How dreadful are the curses which Mohammedanism lays on its votaries! Besides the fanatical frenzy, which is as dangerous in a man as hydrophobia in a dog, there is this fearful fatalistic apathy. The effects are apparent in many countries. Improvident habits, slovenly systems of agriculture, sluggish methods of commerce, and insecurity of property exist wherever the followers of the Prophet rule or live. A degraded sensualism deprives this life of its grace and refinement; the next of its dignity and sanctity. (“Churchill in Africa,” APRIL 6, 2017, Chronicles magazine.)

Canada is similar.

Berkley is an intellectual cesspool. Defund it. Definitely privatize it. Sack it, for all I care. But if Berkley is anything to go by, the US is inching toward the criminalization of so-called offensive speech. Academics enforce speech codes they invent. Police refuse to uphold the rights of speakers to speak unmolested. It’s coming. (See “The Battle Of Berkeley 4: Peace And Another Victory For The Deplorables.”)

The Treacherous Left Trying to Unseat, Impeach A Legitimate POTUS

Donald Trump, Individual Rights, Left-Liberalism, States' Rights

We deplorables are good people, but we’ve had enough of these perverts of the commie Left; these filthy agitators trying to unseat a legitimately elected American president. Its media are talking about impeachment, one month into Donald Trump’s presidency.

Let us go.

If they let us secede, Deplorables would—and could—live happily among their own. But if we deplorables seceded, they, the Left, would soon come after us, because we’d have the best territory. They would want what we built. They’d say, “You didn’t build that. Give it over to us.” For, in their twisted minds, the first claim justifies the second.

The Third World epidemic of lunatics: “Loud and angry, protesters turn congressional town halls into must-see political TV.”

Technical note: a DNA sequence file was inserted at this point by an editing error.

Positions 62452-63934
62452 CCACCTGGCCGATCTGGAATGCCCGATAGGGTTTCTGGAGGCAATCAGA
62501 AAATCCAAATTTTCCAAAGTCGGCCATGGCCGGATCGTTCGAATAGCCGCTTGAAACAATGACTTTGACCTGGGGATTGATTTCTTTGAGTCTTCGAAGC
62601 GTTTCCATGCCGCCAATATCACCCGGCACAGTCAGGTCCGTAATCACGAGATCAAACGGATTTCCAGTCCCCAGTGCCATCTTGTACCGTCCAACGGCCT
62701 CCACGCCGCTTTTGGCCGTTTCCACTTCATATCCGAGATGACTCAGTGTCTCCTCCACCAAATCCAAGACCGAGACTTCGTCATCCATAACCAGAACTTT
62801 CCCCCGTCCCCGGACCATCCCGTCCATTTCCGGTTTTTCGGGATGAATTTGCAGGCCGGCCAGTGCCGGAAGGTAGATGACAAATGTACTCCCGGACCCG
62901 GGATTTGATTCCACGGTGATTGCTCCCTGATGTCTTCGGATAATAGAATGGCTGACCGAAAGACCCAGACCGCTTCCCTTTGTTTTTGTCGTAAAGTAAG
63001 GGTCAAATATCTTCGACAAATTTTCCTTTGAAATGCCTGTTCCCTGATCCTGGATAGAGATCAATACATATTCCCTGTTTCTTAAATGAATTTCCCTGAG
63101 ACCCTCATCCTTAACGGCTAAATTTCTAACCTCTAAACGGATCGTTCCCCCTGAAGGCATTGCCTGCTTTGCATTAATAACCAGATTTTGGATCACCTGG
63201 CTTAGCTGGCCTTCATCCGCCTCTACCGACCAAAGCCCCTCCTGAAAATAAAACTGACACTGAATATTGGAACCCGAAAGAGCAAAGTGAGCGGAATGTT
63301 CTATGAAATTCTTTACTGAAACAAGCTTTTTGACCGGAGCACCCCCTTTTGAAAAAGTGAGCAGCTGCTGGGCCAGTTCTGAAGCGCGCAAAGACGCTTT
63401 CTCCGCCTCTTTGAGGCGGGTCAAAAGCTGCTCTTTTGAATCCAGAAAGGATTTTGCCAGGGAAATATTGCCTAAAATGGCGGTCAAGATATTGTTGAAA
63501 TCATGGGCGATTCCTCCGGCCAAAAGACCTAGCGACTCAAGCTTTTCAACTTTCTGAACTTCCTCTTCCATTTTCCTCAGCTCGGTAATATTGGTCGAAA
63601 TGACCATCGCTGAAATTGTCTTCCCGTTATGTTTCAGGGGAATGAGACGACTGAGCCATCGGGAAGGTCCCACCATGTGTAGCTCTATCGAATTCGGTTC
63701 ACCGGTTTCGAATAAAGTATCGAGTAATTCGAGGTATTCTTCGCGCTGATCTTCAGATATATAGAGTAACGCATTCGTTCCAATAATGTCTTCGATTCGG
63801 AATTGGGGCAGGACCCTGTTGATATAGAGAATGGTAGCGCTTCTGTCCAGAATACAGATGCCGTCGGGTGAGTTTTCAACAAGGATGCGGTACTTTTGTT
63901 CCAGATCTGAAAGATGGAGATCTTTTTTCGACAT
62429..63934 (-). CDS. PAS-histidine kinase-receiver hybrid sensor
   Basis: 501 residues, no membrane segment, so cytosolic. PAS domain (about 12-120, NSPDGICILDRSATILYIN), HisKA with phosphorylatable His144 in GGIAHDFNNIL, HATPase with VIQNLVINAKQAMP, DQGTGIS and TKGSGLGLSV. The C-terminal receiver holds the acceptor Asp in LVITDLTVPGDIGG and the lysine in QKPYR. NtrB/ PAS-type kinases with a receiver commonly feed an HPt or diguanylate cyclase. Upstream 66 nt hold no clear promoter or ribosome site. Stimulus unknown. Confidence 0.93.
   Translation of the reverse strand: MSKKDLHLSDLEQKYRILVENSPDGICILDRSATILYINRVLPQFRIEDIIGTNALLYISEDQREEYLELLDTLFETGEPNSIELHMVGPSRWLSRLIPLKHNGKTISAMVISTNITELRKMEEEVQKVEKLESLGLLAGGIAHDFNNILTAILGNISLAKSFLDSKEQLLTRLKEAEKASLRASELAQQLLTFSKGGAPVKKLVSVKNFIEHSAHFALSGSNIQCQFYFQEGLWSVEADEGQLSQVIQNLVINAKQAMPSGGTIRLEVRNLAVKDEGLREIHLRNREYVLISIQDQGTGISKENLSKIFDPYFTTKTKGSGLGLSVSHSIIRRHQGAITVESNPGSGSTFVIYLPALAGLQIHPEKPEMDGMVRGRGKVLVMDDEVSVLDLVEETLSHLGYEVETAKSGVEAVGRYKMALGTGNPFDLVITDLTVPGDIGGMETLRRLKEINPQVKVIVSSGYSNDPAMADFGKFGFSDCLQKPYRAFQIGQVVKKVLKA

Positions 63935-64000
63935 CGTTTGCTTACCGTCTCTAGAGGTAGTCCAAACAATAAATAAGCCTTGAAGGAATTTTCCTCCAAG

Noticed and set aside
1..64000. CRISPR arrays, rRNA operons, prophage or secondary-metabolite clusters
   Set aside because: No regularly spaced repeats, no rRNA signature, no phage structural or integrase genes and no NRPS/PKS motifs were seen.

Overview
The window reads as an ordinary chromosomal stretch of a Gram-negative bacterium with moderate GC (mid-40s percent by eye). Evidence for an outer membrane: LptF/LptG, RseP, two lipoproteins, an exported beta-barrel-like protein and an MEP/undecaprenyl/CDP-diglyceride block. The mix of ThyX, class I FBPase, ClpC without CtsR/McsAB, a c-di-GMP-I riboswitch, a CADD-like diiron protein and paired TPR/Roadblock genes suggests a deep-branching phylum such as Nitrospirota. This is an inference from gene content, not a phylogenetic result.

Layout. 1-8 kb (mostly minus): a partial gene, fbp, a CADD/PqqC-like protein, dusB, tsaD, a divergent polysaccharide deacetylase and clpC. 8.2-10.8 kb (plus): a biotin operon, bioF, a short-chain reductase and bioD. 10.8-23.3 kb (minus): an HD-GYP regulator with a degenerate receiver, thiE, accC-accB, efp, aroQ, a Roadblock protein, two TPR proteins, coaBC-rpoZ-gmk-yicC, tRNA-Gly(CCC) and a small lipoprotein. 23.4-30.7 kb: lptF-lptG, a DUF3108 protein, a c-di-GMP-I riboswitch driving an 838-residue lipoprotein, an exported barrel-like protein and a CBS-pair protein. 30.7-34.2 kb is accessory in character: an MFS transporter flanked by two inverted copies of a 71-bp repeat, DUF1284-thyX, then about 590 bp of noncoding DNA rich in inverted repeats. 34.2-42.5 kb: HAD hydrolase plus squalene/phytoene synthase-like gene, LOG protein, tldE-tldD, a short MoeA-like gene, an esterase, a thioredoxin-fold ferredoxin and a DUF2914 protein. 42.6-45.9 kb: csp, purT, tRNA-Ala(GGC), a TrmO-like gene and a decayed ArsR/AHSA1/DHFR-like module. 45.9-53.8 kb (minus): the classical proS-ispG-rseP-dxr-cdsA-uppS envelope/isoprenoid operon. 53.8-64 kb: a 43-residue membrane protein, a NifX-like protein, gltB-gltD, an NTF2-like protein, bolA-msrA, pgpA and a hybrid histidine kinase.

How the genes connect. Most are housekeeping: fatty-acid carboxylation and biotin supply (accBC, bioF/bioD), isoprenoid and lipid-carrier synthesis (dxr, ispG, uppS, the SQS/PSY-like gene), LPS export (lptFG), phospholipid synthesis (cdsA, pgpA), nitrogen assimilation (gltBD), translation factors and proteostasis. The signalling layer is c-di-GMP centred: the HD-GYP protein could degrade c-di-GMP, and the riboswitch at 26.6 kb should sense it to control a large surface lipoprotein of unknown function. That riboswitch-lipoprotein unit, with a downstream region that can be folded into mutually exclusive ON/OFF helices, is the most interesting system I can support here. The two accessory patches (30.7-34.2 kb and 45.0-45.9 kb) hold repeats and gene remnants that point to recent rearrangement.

UPDATED: An ‘Ebullient’ President-Elect Who Cares About The Constitution As A Timeless Document

Barack Obama, Constitution, Donald Trump, EU, Europe, Founding Fathers, IMMIGRATION, Individual Rights, Natural Law

Our magnificent President-elect Donald Trump spoke to libertarian Judge Andrew Napolitano about constitutional originalists—who is; who isn’t—and the meaning of the Constitution.

Mr. Trump also asked Judge Napolitano about how you stop The Bureaucracy from legislating. As you all know, we live under a Managerial State, where the bureaucracy has vast discretion to pass and enforce laws that are never vetted by our so-called law-makers and representatives. These cockroaches have allowed it.

The Chevron Doctrine:

Did Barack Obama ever make such an inquiry? No. Barack Obama was not in the habit of hiding how he felt about the US Constitution. As much as he disliked the philosophical foundations of the republic, the president seemed to know a bit about the intent. Here’s Senator Barack Obama talking about the document Republicans seldom mention and Democrats deem dated:

… as radical as I think people try to characterize the Warren Court, it wasn’t that radical. It didn’t break free from the essential constraints that were placed by the founding fathers in the Constitution … generally the Constitution is a charter of negative liberties. Says what the states can’t do to you. Says what the Federal government can’t do to you, but doesn’t say what the Federal government or State government must do on your behalf, and that hasn’t shifted and one of the, I think, tragedies of the civil rights movement was, um, because the civil rights movement became so court-focused I think there was a tendency to lose track of the political and community organizing and activities on the ground that are able to put together the actual coalition of powers through which you bring about redistributive change. In some ways we still suffer from that. I’m not optimistic about bringing about major redistributive change through the courts. You know, the institution just isn’t structured that way.

The president recognized and rejected “the Constitution as a charter of negative liberties.” Because of the obstacles the Constitution poses to “redistributive justice,” community organizing à la Obama aims at achieving extra-constitutional change.

MORE GREATNESS FROM TRUMP: